|Australian Distribution of the fan-tailed cuckoo |
Data from The Atlas Of Living Australia
- Cacomantis flabelliformis excitus (Rothschild & Hartert, 1907) – Mountains of New Guinea.
- Cacomantis flabelliformis flabelliformis (Latham, 1802) – Eastern Australia from Cape York through to southern South Australia; south-western Western Australia.
- Cacomantis flabelliformis meeki (Rothschild & Hartert, 1902) – Solomon Islands including Santa Isabel, Kolombangara, Guadalcanal and Bellona.
- Cacomantis flabelliformis pyrrhophanus (Vieillot, 1817) – New Caledonia including the Loyalty Islands.
- Cacomantis flabelliformis schistaceigularis (Sharpe, 1900) – Vanuatu.
- Cacomantis flabelliformis simus (Peale, 1848) – Fiji.
The fan-tailed cuckoo is about 25–27 cm (9.8–10.6 in) long. The fan-tailed cuckoo has a slate-grey head, back and wings, rufous underparts and barred black and white tail. Its eye is surrounded by a yellow orbital eye ring which helps to distinguish it from the smaller and paler brush cuckoo (C. variolosus) and the also smaller chestnut-breasted cuckoo (C. castaneiventris).
Its natural habitats are temperate forests, subtropical or tropical mangrove forests, subtropical or tropical moist montane forests, paddocks, orchards and gardens. The Australian range is from Cape York in Queensland following the coast south to Shark Bay in Western Australia. Along the west coast, its range extends no more than 1000 km inland. In South Australia the range is along the coast except in the south-east corner around Mount Gambier and the Eyre Peninsula. It also inhabits Tasmania.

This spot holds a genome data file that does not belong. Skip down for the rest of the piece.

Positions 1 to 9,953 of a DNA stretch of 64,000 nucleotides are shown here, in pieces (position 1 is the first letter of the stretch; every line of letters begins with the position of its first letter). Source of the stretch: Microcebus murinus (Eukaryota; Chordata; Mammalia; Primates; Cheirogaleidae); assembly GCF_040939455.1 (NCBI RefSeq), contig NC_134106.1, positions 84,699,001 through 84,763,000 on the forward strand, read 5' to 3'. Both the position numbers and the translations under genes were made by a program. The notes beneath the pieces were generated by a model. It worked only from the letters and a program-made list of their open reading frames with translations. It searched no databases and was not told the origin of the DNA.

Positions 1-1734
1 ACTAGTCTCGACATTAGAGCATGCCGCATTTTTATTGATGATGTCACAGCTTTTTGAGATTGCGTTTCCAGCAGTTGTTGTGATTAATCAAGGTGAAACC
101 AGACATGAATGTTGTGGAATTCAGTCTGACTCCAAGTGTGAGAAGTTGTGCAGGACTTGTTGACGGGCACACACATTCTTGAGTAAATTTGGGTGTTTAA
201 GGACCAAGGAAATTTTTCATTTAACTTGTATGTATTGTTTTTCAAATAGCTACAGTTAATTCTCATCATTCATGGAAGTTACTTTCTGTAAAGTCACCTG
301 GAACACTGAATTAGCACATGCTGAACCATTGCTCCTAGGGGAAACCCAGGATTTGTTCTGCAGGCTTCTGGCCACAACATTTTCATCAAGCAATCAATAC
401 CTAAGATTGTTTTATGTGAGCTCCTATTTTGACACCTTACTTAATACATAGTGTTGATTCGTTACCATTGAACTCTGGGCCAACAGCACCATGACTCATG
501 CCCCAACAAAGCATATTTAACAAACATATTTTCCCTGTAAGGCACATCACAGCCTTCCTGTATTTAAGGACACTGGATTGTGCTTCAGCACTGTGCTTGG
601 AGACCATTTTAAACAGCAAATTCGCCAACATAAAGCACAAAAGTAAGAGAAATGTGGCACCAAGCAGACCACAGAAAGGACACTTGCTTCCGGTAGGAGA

In Australia the species breeds from July to January. They only lay one mauve white with red and/or brown spotted egg in the nest of other birds (see brood parasitism) like fairywrens or thornbills. The nest preferred is usually domed in shape. Its voice is similar to descending trill with a grasshopper-like chirrip.
The species in Australia eats a variety of insect and their larvae, fruits and vegetables, small reptiles, mammals and birds, especially bird chicks. It perches in an exposed position to locate its prey and then pounces, catching it in the air or on the ground.
The fan-tailed cuckoo is listed by the IUCN as being of "Least Concern". No particular threats have been identified and the bird has a wide range and presumed large population and is common in much of its range. Even if the population trend is downward, this is not at such a rate as to justify putting the bird in a more threatened category.
- BirdLife International (2012). "Cacomantis flabelliformis". IUCN Red List of Threatened Species. Version 2013.2. International Union for Conservation of Nature. Retrieved 26 November 2013.
- "Cacomantis flabelliformis". Integrated Taxonomic Information System. Retrieved 20 September 2019.
- "Fan-tailed Cuckoo (Cacomantis flabelliformis)". Handbook of the Birds of the World Alive. Retrieved 20 September 2019.
- "Fan-tailed Cuckoo". Birds in backyards. Retrieved 2013-12-18.
- "Species factsheet: Cacomantis flabelliformis". BirdLife International. Retrieved 2013-12-18.